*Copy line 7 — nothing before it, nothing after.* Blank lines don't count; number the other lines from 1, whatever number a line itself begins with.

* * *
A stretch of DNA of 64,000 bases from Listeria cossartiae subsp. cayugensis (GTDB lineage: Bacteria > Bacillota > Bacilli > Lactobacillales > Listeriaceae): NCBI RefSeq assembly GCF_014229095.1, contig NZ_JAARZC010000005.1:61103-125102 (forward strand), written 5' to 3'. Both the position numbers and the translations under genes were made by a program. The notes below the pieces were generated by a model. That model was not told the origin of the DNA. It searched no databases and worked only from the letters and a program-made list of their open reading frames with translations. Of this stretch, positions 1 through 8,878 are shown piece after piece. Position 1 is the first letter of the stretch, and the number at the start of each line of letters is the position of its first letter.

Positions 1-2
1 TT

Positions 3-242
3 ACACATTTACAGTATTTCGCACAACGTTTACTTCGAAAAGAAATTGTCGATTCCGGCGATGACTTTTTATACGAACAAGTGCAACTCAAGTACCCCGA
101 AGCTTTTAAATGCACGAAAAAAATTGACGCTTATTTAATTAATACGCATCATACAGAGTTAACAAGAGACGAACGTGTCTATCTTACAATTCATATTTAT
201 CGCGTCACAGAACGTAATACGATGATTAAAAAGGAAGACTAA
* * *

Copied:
201 CGCGTCACAGAACGTAATACGATGATTAAAAAGGAAGACTAA